If we end up in a hospital due to an emergency and we do not have insurance, medical professionals will have to treat us as patients in need. It is due to the Emergency Medical Treatment and Labor Act. But, many people do not know what happens if you go to the ER without insurance, and today we will clear all the doubts.
Regardless of insurance coverage, anyone with an emergency medical condition must be treated with essential life-saving services. But, without insurance, we will be billed for all services, including physician fees, medical and hospital costs, and specialist payments if necessary.
Without an insurer to absorb these costs, the bills could increase exponentially.
Who pays the medical bills?
If it’s covered by our plan, our insurance will be responsible for paying for at least a portion of our medical services. It will include doctor visits, medications, and trips to the emergency room. For the rest of the bills, we will pay by co-payment, co-insurance, or deductible, the amount we will pay until insurance coverage begins.
When we do not have insurance coverage, we will be responsible for the full cost of the bill from both the hospital and the treating physician. We can look up the cost outside of emergencies to get a clear picture. These vary dramatically, so it is best to check directly with the treating hospital’s website for details.
Negotiating Hospital Bills
There are situations where hospitals may give discounts to uninsured individuals or allow patients to pay for negotiated amounts over time. Negotiated bills are usually divided into monthly charges. If possible, bills should ideally be negotiated before hospitalization, especially in cases such as surgery or maternity.
We can find information on financial assistance programs in the hospital’s payment department, which may be called “Charity Care.” It may be able to adjust bills to our ability to pay. Non-profit hospitals are required by law to offer assistance plans to low-income patients.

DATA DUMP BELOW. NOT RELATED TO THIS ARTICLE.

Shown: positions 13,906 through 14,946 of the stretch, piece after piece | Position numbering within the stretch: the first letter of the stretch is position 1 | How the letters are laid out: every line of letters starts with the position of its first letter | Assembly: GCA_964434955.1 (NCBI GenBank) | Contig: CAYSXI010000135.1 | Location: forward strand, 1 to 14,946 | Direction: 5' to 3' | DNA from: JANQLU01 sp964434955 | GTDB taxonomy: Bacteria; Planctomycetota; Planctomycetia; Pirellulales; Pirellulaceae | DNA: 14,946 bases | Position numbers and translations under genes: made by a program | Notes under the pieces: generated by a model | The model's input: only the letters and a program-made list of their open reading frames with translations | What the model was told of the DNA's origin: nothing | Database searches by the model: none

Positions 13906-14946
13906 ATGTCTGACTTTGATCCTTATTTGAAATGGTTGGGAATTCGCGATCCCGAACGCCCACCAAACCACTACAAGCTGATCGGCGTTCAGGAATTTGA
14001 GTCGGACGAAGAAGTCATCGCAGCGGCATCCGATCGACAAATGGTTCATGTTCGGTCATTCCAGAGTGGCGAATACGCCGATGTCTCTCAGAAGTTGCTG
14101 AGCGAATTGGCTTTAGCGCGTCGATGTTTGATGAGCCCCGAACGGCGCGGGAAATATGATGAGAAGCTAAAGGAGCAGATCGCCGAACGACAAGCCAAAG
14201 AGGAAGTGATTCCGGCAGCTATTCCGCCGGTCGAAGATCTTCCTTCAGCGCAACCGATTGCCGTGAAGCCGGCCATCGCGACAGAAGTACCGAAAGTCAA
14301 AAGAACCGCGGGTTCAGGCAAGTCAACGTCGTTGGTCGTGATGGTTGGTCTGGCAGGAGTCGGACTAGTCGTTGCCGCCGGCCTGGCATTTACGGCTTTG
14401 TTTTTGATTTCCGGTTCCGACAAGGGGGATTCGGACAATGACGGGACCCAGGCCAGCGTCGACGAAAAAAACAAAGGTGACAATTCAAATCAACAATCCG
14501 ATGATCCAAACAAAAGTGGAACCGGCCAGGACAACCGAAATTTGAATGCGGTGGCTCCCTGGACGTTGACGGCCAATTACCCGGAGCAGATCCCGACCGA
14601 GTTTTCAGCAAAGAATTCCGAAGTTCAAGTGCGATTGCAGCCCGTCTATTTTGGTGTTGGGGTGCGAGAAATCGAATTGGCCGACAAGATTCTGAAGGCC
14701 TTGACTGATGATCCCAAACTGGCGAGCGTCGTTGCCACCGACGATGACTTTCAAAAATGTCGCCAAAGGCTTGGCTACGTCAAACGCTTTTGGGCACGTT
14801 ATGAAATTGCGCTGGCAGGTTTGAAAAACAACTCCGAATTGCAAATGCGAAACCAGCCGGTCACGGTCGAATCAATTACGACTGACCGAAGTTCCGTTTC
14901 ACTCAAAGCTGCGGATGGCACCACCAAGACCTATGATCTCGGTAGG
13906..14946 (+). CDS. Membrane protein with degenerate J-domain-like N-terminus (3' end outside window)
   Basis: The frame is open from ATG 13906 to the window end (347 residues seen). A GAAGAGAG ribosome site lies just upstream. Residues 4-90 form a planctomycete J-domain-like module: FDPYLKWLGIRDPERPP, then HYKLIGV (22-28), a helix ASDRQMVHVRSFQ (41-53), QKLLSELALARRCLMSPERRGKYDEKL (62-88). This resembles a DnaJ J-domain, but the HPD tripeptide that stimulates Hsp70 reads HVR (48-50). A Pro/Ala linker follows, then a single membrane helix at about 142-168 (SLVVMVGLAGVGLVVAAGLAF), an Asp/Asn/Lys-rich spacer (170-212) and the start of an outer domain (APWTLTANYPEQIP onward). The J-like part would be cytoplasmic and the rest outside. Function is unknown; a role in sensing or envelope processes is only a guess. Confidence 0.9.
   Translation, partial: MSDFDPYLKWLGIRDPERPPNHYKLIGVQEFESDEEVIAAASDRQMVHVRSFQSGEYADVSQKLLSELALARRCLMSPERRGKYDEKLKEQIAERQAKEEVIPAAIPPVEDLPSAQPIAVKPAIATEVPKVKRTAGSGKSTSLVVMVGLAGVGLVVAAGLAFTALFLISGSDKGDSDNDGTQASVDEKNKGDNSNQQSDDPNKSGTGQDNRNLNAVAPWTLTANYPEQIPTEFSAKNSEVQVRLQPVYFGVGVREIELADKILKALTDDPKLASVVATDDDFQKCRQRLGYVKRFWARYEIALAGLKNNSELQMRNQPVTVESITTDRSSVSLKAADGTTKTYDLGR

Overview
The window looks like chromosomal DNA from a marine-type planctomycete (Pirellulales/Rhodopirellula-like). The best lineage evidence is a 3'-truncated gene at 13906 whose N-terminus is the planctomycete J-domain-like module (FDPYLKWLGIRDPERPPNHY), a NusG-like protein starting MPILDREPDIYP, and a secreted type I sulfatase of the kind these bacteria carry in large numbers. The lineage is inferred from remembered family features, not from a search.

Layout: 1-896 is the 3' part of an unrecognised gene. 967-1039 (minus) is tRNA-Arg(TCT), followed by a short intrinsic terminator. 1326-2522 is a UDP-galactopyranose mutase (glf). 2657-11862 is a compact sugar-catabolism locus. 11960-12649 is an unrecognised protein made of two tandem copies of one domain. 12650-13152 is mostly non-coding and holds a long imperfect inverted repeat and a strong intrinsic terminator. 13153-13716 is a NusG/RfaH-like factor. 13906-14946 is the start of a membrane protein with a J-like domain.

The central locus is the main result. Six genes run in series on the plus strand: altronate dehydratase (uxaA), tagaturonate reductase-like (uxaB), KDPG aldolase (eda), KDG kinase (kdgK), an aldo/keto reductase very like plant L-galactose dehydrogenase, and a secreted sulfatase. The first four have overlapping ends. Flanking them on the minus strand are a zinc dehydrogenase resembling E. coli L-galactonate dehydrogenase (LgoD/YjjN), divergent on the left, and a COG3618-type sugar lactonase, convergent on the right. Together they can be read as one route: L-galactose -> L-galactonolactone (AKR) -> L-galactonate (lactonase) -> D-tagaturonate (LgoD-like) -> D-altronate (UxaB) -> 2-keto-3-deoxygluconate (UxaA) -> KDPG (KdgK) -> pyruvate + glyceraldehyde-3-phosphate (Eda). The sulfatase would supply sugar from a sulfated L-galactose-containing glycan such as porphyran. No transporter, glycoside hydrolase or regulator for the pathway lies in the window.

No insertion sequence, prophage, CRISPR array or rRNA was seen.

Debt collectors can also be stopped, and hospitals prefer to work out payments with patients. It is especially because the bill collectors will keep 50% of what they get from each patient.
On the other hand, many individual physicians regularly work with patients who cannot pay the full cost of care. Policies can vary quite a bit, but many physicians cut their fees in half for those in need and may even reduce bills by as much as 10%.
Why visit an Urgent Care Center?
When not experiencing a true emergency, visiting an urgent care center can be a good decision. Critical care professionals are usually nurses, who can treat minor injuries or illnesses, and costs may be lower. If necessary, they will notify us if they believe further medical attention is required or if we should go to the emergency room.
Normally, the cost of an urgent care center is half the cost of an emergency room visit. The costs will be for the office visit and any required prescription medication or lab costs.
On the other hand, a trip to the emergency room will involve hospital costs, physician fees, prescriptions, and lab fees. Normally these costs are much higher than at urgent care centers. However, the latter will most likely ask for an upfront payment if we do not have health insurance.
What is the average cost of being treated without insurance?
Patients who do not have insurance may have a highly variable cost in their care, which depends on many factors. On average, a patient in the emergency room may be spending around $2,200 for the care of common illnesses.
However, if special studies or particular medications are needed for a condition, the cost of these must be paid, which will significantly increase the uninsured ER bill. Typically this bill will be mailed in the weeks following the hospital visit, where all charges for the care received will be collected. If we want to avoid paying too much for healthcare services, it is best to have insurance that offers good coverage, so we don’t overspend.